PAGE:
Political research shows that the 21st century Democratic Party is miles removed from the party of FDR or for that matter LBJ. Within it is the greatest concentration of wealth ever seen in a modern party. In this situation the US working class has been defined as backward. Racism, it is argued, is embeddedness in the white working class, so much so that it is the most racist group in society and thus incapable of fighting for its class interest. This view is so widely held that it is received as truth. In essence these claims congeal around the ideas of white working-class backwardness. While the ruling elite is calling for a capitalist reset which could leave half the working class without jobs or adequate income in a high technology driven Fourth Industrial Revolution, many leftists are proclaiming working class backwardness. Does this stance not fit the aims of elites to reengineer capitalism in a Fourth Industrial Revolution/capitalist reset?
Lenin and Du Bois confronted the question of “backward” people and classes. Unquestionably the US political system and elites promote cultural and political backwardness among workers. Its rule is predicated upon it. The two-party duopoly and the marginalization of third- or working-class party efforts leaves the working class with few electoral options and in a state of political and ideological defenselessness and confusion. Most don’t vote or use their votes as protest against what they see as an illegitimate political system.
Add to this the opportunism of many labor leaders who benefit from working class backwardness. Compared to many nations the US is culturally and politically undeveloped, and in a sense backward. However, does that rule out radical and revolutionary resistance? Could it be that we are confronted with questions that Du Bois in Black Reconstruction in America and Lenin in the essay ”Our Revolution” engaged?
Du Bois’ Black Reconstruction is a brilliant defense of the Black proletariat against claims that it was backward and thus a threat to civilized workers. He argued not only was slavery a form of capitalist labor, but the black worker had the capacity to be the main force fighting against it. He says 500,000 of them participated in what was a general strike by putting down their tools, refusing to work and leaving the plantations. During reconstruction he argued that a democratic dictatorship of the Black proletariat was possible in several states of the south. In many ways Du Bois’ retheorizing of class struggle in the US and the pivotal role of the Black proletariat was a powerful blow against social democratic cosmopolitans and dogmatic and sectarian Marxists.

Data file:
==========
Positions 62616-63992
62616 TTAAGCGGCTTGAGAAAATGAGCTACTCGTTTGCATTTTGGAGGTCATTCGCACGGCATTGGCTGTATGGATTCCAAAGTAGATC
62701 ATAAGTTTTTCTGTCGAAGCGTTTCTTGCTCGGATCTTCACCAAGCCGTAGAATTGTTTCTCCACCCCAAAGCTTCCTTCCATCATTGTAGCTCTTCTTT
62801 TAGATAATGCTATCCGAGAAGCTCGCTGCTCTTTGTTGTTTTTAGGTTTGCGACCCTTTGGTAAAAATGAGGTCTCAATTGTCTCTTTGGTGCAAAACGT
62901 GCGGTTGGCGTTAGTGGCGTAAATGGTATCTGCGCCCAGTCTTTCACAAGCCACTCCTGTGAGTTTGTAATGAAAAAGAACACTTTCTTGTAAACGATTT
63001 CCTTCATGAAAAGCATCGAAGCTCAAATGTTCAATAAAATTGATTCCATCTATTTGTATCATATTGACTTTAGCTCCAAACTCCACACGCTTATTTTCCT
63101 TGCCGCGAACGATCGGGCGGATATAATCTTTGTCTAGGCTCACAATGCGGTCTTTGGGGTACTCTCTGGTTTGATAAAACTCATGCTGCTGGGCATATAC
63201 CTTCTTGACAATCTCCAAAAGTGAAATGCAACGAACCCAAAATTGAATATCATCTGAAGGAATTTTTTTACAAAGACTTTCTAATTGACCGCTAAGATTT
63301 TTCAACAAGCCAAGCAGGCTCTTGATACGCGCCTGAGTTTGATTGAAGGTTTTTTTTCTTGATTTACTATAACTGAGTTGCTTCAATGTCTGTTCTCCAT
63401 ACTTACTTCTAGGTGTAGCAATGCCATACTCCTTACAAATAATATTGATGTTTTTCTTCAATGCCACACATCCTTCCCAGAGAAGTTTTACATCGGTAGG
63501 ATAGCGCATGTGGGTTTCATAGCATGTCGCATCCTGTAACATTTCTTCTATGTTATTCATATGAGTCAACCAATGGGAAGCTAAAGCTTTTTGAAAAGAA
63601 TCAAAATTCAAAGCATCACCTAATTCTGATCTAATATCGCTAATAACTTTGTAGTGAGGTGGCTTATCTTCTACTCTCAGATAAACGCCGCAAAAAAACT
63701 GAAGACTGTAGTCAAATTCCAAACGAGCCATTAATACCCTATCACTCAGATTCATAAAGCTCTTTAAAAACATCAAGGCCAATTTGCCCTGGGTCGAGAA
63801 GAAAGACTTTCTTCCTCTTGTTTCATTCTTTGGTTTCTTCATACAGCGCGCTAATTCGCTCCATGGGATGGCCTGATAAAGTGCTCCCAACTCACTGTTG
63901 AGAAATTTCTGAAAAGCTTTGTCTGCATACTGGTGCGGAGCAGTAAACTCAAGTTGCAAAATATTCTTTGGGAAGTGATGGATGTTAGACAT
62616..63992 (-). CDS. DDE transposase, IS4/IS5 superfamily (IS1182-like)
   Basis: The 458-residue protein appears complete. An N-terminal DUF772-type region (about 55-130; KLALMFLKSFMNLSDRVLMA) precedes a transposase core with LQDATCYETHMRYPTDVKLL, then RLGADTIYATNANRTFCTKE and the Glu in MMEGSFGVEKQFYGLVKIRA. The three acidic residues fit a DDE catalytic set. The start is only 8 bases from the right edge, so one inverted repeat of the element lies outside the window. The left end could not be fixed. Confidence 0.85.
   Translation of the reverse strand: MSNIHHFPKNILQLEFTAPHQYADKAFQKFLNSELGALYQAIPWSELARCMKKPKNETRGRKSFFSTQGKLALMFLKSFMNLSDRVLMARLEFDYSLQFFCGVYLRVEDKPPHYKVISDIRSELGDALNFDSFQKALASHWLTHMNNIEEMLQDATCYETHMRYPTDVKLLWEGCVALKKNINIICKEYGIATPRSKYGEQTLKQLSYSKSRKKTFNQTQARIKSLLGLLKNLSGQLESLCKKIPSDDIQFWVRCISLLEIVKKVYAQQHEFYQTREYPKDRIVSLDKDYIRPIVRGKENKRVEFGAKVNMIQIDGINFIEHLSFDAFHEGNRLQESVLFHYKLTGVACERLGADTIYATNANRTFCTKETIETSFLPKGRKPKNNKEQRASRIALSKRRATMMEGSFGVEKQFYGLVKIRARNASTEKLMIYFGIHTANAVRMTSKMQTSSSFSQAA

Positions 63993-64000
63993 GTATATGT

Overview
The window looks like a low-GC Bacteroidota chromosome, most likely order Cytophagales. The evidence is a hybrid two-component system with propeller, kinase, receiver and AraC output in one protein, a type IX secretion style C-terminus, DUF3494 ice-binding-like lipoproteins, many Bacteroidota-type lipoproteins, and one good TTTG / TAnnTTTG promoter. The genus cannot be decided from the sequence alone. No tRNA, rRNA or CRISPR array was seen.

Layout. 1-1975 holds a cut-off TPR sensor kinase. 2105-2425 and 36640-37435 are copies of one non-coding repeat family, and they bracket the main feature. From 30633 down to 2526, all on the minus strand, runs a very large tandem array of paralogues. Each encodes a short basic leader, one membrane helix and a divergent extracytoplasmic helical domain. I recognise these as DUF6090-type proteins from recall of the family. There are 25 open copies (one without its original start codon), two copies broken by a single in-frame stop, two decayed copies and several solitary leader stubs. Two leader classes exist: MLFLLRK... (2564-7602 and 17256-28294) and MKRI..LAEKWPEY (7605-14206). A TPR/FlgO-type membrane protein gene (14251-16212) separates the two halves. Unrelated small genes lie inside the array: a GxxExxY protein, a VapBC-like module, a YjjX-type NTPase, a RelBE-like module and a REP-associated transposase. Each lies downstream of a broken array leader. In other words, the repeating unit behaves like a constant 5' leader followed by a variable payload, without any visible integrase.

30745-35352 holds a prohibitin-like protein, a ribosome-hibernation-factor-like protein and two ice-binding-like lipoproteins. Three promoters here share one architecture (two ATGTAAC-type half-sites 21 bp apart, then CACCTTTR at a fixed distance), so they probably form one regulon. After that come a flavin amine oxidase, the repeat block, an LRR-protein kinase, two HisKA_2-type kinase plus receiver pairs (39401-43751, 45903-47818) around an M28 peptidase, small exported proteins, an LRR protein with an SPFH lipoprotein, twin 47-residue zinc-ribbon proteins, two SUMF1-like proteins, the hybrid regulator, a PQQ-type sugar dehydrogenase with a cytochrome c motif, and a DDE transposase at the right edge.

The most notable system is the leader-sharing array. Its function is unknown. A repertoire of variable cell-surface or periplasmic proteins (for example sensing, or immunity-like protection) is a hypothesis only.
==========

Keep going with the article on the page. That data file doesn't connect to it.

Lenin under different circumstances makes a similar argument concerning the question, how could Russian workers bring about a socialist revolution and how without the European working class could they hold on to it. He says, “[B]ut what about a people that found itself in a revolutionary situation such as that created during the first imperialist war? Might it not, influenced by the hopelessness of its situation, fling itself into a struggle that would offer it at least some chance of securing conditions for the further development of civilization that were somewhat unusual.” And then asks, “why cannot we begin by first achieving the prerequisites for that definite level of culture in a revolutionary way.”
Lenin’s and Du Bois’ argument is that a “backward” working class could through struggle and given a historic crisis such as world war, civil war or economic catastrophe make a qualitative leap and in so doing not only throw off the chains of oppression but create conditions for a new civilization and new human beings. This in spite of the existential terror of daily life. Du Bois makes a similar argument concerning Black workers. They were, he insisted, “everything African” and “a civilization in potentiality”; he theorized a new civilization might emerge from their struggle for freedom. Though forced into “backwardness” by oppression, they were capable of freeing themselves and creating a new civilization in the US. That remains possible.
Du Bois and Lenin argue against the gradual freeing of the “backward” people by more “advanced” and enlightened classes. The intensity and catastrophic character of a crisis can propel the “backward” to the vanguard of humanity. Both Du Bois and Lenin argue that in making revolution the “backward” start the process of making civilization. Showing that backwardness is not absolute.
As to the claim that the US working class is “backward”; Du Bois and Lenin would respond, the “backward” often leap forward through centuries to become the vanguard. Moreover, the class struggle can be viewed as a fight for civilization, for a new civilization; in specific moments of systemic crisis the class struggle is more than the class struggle. Upon the shoulders of “backward” people rides the future of humanity. This is what Du Bois concluded about the slaves and Black folk after slavery; it is what Lenin concluded about the future of the Russian revolution.
If a working-class left is to emerge it must attack the idea that the US working class is irredeemably backward. Those who seek to build a working class left must understand, especially in this moment of crisis, that the “backward” can become the vanguard and from their ranks the leaders and theorists of a new social system and a new civilization can arise.
Dr. Anthony Monteiro is an organizer with Philadelphia’s Saturday Free School, a Du Bois scholar, a community educator, a radical and activist. He is a Black Agenda Report editor and columnist where this article first appeared.